One last point on Advanced Manufacturing. Since most pharmaceutical firms have a global operations footprint, the FDA is also collaborating with our international regulatory counterparts in this area.
We are encouraging industry investment in advanced manufacturing methods through our leadership in the International Council on Harmonization (ICH) to harmonize global regulatory standards for continuous manufacturing. And we are spearheading the new draft ICH Q13 guideline on Continuous Manufacturing of Drug Substances and Drug Products, which is now available for public comment.
Science & Research
Clearly, it’s an exciting time with extraordinary opportunities.
There’s one final point I want to make about our efforts to strengthen manufacturing and improve pharmaceutical quality. And that is that all of these exciting regulatory tools and promising new technologies are buttressed by the core element of the FDA’s work – our focus on applying the best available science and most rigorous data to inform our decisions.
Let me close by offering an example of the impact strong science has on effective regulatory action.
It involves Nitrosamines, an impurity in human drugs that may increase the risk of cancer if people are exposed to them above acceptable levels and over long periods of time. Their presence has led us to recall certain drugs, schedule for-cause inspections of manufacturing sites, issue warning letters based on violative inspections, and place manufacturers on import alert based on violative findings.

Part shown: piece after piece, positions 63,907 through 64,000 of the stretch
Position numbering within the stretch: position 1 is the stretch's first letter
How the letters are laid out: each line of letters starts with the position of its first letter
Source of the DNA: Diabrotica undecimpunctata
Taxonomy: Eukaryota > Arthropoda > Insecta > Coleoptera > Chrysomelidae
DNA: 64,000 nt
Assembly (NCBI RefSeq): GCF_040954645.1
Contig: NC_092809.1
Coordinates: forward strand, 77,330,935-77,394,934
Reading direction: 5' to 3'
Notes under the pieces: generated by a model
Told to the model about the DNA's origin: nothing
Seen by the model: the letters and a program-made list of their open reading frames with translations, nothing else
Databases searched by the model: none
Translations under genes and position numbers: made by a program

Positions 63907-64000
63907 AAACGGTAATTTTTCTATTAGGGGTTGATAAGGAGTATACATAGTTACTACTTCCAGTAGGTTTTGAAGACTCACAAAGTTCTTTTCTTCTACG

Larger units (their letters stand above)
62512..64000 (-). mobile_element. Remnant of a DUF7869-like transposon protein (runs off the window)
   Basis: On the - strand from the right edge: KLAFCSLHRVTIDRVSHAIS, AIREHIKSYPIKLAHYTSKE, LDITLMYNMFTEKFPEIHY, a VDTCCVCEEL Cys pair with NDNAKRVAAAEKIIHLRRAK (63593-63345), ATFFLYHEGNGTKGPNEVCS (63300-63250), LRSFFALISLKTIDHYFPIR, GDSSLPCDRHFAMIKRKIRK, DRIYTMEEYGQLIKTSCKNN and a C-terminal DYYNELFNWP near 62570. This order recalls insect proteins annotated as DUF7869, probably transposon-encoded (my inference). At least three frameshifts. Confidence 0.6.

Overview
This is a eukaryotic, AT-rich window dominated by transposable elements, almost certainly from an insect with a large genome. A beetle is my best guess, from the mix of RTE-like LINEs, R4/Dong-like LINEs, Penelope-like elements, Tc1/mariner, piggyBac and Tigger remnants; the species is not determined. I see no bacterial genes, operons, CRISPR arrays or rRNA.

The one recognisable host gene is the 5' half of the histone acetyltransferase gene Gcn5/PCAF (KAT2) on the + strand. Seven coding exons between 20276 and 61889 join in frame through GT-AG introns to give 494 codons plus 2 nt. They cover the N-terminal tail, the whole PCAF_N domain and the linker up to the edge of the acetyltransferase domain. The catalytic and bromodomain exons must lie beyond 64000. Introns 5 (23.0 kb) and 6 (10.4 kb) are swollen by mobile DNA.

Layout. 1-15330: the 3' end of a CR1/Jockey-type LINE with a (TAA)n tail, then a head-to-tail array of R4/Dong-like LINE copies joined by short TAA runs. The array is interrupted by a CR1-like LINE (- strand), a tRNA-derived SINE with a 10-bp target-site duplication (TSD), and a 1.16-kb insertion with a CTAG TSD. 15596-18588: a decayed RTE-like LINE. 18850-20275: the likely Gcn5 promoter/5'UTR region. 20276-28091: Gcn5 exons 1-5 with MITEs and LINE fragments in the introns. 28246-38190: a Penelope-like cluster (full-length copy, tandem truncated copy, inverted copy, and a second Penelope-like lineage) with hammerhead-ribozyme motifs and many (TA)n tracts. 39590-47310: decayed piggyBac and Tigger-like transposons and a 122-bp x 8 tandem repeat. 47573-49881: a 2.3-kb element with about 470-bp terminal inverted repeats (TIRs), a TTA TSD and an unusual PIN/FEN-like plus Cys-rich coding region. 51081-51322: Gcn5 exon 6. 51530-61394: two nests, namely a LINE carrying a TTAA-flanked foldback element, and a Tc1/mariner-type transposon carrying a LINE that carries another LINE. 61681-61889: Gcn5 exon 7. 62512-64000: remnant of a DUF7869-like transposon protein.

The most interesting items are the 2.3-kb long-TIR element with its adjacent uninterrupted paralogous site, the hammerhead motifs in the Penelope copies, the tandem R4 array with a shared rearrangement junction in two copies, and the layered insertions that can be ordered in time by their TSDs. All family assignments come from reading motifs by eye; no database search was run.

Before we took those actions, however, we needed to be able to detect the nitrosamines. CDER scientists developed the means to do just through testing to detect for impurities.
We then shared the methods with industry and international regulators, and developed recommendations for industry to conduct risk assessments for their drugs and make necessary manufacturing and supply chain changes to prevent or reduce the presence of nitrosamines, including in a published guidance for industry.
We also continue to work closely with our regulatory scientist partners around the world on intake limits for nitrosamines and to monitor safety signals for products that may include higher than accepted limits.
In short, science was our north star, guiding us in our development of regulatory tools and actions to help ensure that the medications that people take are safer and of higher quality.
We will continue to remain vigilant in addressing potential issues in the global drug supply chain and using all of the technologies and regulatory tools at our disposal to do so. In this way we can continue to ensure that Americans have confidence in the safety and quality of their medicines, and that we fulfill our mission to protect and promote the health of the public.